The boom arm is of good quality and's not going to break during continuous use, and although the design is fairly simple, it's also sleek and doesn't look too out of place anywhere you put it. Something I would have liked was the inclusion of a desk stand since it was supplied with a boom arm in its place. 

The boom arm is decent and not ugly.

The boom arm is decent and not ugly.


As mentioned before, the AM8T features a USB Type C connector. USB-C is a good connector since you can easily connect to a USB Type-A connector using the included Type C to Type A cable. It also means you can easily connect to an iPhone 15 or other USB-C device using a USB-C to USB-C cable. I tested this with my iPhone 15 Pro and can say it's a very useful feature! 

I have three examples of sound quality from three different microphones, the FIFINE A8, the Blue Yeti and the FIFINE AM8T.

The Fifine AM8T

The Fifine A8

Blue Yeti

The AM8T is, I would say, by a long shot a better sounding microphone than both competitors. I think a lot of that is down to the windshield, but the clarity in my voice is just incredible. What do you think?

The AM8T features an XLR connector, which is a really lovely addition. FIFINE does not include an XLR cable with the microphone, which is justified since most people using the XLR connector will have their hardware for this and will likely have their own XLR cables.

XLR Port

XLR ports use analogue signals that, compared with something like USB-C, do all the analogue to digital conversion (ADC) within a separate audio mixer instead of in the microphone - producing better quality sound.

Additionally to the USB-C and XLR connectors, there is a 3.5mm audio output. This means you can plug in headphones to hear what the mic is picking up. I use this feature a lot on my Yeti when recording games, as it means that I can ensure the microphone picks up what I am saying correctly.

Quality and appearance

As mentioned before, this microphone has a somewhat premium feel. I particularly like the windshield on this device since its velvety feel is a nice change compared to the solid or cheap feel of my other microphones. Whilst it is made of plastic, I'll say what I said in my review of the A8 - this is a microphone and not something that needs to be made incredibly durable, as it will likely stay in the same place for most of its life. Also, being made of plastic like this makes it very light compared with something such as the Blue Yeti.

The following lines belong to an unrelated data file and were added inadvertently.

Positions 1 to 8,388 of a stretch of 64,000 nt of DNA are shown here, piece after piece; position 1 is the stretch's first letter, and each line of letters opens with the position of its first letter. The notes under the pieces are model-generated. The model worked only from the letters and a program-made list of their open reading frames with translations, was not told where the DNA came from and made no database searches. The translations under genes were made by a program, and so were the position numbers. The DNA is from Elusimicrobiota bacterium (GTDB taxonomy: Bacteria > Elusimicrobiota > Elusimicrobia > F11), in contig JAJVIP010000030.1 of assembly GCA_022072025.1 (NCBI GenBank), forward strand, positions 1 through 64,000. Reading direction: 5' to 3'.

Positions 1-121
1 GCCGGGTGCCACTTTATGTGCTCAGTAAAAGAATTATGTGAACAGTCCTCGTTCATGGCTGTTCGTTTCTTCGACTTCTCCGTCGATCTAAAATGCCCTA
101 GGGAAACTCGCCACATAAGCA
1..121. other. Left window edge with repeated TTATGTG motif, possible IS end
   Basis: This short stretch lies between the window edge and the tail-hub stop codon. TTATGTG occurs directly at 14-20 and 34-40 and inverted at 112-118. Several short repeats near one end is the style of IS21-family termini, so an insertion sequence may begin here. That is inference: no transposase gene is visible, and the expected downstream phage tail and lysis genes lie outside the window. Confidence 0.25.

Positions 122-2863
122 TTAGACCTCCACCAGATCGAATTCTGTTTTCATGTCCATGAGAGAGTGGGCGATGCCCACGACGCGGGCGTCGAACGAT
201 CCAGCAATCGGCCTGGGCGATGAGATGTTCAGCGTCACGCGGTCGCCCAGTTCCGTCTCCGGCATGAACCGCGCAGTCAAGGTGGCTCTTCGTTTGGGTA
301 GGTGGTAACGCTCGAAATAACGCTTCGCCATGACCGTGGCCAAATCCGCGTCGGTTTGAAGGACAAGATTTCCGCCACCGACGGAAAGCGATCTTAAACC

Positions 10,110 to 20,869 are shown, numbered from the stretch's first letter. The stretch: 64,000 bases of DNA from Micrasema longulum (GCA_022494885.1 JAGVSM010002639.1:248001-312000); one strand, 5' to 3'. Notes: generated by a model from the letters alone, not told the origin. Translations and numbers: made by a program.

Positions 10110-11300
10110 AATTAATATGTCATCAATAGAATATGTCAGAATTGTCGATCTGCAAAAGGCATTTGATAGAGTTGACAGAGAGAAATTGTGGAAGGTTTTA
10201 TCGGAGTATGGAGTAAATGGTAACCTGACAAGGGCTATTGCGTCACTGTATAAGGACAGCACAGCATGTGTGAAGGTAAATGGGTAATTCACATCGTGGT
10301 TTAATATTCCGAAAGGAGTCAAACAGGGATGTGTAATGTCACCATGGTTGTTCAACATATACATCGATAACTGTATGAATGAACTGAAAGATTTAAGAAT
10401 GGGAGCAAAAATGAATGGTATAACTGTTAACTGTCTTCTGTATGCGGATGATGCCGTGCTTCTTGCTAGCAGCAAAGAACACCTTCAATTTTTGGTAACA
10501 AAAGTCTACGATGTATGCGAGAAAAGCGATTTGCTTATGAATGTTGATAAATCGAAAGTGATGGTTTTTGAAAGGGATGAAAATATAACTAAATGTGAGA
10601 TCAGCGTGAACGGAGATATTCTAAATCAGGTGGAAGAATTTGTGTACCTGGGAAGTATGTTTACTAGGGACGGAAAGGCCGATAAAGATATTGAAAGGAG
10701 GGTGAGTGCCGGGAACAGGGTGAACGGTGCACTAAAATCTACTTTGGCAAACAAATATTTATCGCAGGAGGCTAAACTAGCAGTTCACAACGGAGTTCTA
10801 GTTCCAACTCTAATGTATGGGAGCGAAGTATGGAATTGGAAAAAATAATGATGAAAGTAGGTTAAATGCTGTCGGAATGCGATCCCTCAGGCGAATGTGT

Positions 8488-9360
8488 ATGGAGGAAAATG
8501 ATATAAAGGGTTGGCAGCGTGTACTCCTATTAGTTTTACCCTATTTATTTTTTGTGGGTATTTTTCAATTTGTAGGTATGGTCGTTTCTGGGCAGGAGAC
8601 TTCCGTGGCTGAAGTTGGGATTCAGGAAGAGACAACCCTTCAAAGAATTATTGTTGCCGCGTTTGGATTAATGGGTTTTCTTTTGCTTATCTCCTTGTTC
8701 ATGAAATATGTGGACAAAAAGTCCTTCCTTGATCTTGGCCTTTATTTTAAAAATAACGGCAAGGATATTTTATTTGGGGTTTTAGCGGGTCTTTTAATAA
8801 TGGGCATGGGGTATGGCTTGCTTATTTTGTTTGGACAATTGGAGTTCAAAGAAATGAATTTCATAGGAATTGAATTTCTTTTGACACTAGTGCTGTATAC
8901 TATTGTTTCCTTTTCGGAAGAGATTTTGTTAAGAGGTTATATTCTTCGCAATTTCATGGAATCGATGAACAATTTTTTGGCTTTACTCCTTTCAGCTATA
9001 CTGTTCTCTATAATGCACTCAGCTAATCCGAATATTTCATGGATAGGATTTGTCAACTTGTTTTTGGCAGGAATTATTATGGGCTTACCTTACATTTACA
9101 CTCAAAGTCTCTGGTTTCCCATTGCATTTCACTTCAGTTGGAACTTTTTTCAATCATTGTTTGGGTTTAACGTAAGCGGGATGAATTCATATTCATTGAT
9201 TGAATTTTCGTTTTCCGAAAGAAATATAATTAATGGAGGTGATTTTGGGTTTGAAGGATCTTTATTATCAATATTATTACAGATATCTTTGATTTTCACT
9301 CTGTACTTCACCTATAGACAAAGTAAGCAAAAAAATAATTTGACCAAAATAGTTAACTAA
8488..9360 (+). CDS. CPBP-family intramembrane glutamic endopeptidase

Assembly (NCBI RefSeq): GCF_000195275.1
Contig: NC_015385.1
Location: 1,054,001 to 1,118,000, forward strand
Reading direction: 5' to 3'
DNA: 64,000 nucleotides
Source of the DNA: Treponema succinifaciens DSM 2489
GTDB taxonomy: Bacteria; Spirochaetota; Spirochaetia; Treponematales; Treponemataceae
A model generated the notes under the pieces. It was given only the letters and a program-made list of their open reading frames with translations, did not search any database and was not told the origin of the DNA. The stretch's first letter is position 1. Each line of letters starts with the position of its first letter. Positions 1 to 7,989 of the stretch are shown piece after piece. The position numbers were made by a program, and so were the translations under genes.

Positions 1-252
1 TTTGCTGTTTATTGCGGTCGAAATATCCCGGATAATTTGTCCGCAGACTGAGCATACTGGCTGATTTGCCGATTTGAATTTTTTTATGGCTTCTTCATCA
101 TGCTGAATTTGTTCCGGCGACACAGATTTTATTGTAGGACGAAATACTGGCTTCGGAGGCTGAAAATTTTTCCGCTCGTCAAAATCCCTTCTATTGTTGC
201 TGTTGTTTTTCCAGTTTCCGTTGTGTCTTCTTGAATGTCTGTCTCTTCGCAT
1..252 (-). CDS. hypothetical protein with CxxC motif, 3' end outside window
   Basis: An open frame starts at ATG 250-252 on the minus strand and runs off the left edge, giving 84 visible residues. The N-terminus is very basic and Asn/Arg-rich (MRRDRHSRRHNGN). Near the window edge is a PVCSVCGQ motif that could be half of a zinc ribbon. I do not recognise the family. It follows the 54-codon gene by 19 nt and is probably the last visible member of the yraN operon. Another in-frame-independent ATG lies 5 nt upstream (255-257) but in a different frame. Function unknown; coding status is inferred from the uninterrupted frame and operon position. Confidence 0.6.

Much like the FIFINE A8, the primary competitor microphone for this review is the Blue Yeti, which is still considerably more expensive.

As I mentioned, the AM8T is considerably lighter than the Blue Yeti, which is a big plus. It also features an XLR connector, which the standard £160.00 Yeti doesn't feature. The FIFINE is also a lot more convenient than the Yeti due to its lightweight design and USB-C connector.

Audio quality on the FIFINE AM8T is also on par, if not better, than the Blue Yeti - I guess that is up to you to assess. 


What do I think of this microphone after using it for the last eight weeks? 

For starters, I think this microphone is a smashing piece of kit for the price. £75 for a microphone which provides exceptional quality audio is something you cannot really argue with. The inclusion of the XLR port on this microphone is another huge plus. My argument against buying this microphone is this: if you do not plan on using the advanced features of this microphone, such as the XLR port, you are better off going for FIFINE's A8 microphone. The same can be said for the boom arm; if you don't need it, the A8 is a cheaper alternative that offers much of the same quality. 

Overall, I'm hugely impressed by the AM8T microphone, and it's become my new microphone of choice. I can hardly complain about it, only that it might be more than I need now. I'd love to try using the XLR port with an ADC/mixer at some point in the future, and if I manage to get one, I will add information/samples to this review.  

So, would I recommend this microphone? Absolutely.

Posted in Technology